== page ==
This analysis of cancer trends examines how these elements may be affecting cancers with early start. What we are exposed to as children can alter our chance of developing cancer later in life.
We are aware of the steps we need to take to lower our risk of developing cancer, right? Wear SPF, give up smoking, stay fit, eat less processed food, get enough sleep, and avoid processed foods.
But what if a significant portion of what causes cancer has occurred in our formative years, or worse yet, before we were even born.
It may be the case, according to a recent study from Brigham and Women’s Hospital and Harvard University, especially in cases of cancer that develop before the age of 50. (early-onset cancers).
I assume we are aware of the actions we must take to reduce our risk of contracting cancer. Wear sunscreen, quit smoking, maintain a healthy weight, consume less processed food, get adequate sleep, and stay active.
But what if a sizable fraction of the factors that contribute to cancer were present during our formative years, or even worse, existed before we were even born?
A recent study from Brigham and Women’s Hospital and Harvard University suggests that this may be the case, particularly for cancer cases that manifest before the age of 50. (Cancers with early onset).
Naturally, better screening programmes and earlier diagnoses help find some of these early-onset malignancies, which helps explain why there are more new cancer cases reported each year globally. However, that is not the entire tale.
Early-onset malignancies are more likely to spread than cancers discovered later in life and have different genetic signatures from late-onset cancers. As a result, those malignancies can require various forms of treatment and a more individualised strategy that is based on the patient’s age at the time the disease first appeared.
The Brigham study looked at 14 cancers and found that the genetic makeup of the cancer and the aggression and growth of the cancer was different in patients who developed it before the age of 50 compared with those who developed the same cancer after the age of 50.
This seemed to be more prominent in several types of gut cancers (colorectal, pancreatic, stomach). One possible reason for this relates to our diet and microbiome. Gut bacteria are altered by high-sugar diets, antibiotics and breastfeeding. And as patterns of these things change in society over time, so do the bacteria in our gut.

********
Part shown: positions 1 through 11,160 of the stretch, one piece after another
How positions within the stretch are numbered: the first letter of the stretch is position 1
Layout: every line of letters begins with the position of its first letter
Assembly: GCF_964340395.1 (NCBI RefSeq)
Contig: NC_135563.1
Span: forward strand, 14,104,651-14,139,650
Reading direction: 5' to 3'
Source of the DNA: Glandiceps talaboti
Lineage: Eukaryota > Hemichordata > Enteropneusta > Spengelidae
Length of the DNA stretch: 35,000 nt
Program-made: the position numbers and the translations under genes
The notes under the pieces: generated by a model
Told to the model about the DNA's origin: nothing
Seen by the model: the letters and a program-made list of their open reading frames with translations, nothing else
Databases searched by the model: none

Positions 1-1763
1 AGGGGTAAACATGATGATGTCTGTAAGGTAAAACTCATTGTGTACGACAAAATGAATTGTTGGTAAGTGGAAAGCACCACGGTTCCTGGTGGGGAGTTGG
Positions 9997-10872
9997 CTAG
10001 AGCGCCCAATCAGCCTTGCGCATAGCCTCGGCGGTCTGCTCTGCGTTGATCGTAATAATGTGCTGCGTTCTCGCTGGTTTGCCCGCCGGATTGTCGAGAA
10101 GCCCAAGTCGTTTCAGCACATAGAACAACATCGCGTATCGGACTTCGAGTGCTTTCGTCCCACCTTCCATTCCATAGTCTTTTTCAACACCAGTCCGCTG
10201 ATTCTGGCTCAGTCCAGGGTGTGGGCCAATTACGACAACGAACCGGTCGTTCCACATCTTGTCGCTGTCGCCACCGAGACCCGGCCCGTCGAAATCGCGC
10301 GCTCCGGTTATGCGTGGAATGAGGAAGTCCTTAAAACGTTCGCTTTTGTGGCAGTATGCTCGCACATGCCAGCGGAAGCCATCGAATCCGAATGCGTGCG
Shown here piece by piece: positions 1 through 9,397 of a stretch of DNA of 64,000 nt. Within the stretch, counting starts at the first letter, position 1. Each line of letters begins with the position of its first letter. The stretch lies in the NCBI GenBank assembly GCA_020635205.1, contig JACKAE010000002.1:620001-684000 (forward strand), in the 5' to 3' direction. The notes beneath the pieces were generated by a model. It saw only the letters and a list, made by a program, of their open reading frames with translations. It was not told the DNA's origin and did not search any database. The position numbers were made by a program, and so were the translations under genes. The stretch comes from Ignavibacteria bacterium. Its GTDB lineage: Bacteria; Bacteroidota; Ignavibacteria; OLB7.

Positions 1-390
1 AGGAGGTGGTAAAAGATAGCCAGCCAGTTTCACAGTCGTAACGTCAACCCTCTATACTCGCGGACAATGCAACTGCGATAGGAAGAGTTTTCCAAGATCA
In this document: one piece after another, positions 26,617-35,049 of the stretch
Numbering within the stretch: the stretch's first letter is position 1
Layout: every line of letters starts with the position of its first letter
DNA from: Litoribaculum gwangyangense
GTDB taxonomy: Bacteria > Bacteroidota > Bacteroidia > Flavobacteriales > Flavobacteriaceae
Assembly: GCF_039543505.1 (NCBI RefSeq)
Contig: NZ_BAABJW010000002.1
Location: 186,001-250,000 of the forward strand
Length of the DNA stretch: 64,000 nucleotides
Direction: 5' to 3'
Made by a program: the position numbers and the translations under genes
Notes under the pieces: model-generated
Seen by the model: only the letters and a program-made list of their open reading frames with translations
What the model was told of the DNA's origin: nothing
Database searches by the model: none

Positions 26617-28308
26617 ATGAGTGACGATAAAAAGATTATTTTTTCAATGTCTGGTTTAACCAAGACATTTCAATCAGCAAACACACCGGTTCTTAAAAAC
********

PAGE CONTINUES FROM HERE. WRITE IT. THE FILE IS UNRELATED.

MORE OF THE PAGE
This might support the implementation of sugar taxes as recommended by the World Health Organisation.
If our healthy cells are programmed in the womb, then so might the cells that go on to cause cancer. Maternal diet, obesity and environmental exposures, such as air pollution and pesticides, are known to increase the risk of chronic diseases and cancers.
Conversely, severe restrictions on food intake in pregnancy, as seen in famine, increase the risk of breast cancer in offspring. Both of these findings would have different implications for societal approaches to reducing cancer risk.
As a haematologist, I take care of patients with multiple myeloma, which is an incurable blood cancer that usually affects patients over the age of 70. In recent years, there has been an increased number of younger people diagnosed with this cancer worldwide, which is only partly explained by better screening. This study flags obesity as an important risk factor for early-onset disease, but clearly, there are other risk factors yet to be uncovered.
How to reduce your cancer risk
When asked how people reduce their cancer risk in light of these findings, Dr. Ugai recommended the following lifestyle changes:
- Avoiding western-style diets rich in highly processed foods, animal fat, desserts, and excessive red meat
- Avoiding sugar
- Exercising regularly
- Avoiding smoke/smoking
- Avoiding alcohol
- Consuming well-balanced nutritious foods and drinks
- Trying to get good sleep with a regular schedule and avoiding bright light at night
- Decreasing night shift jobs as much as possible
- Getting vaccinated against cancer-causing microorganisms such as HPV and HBV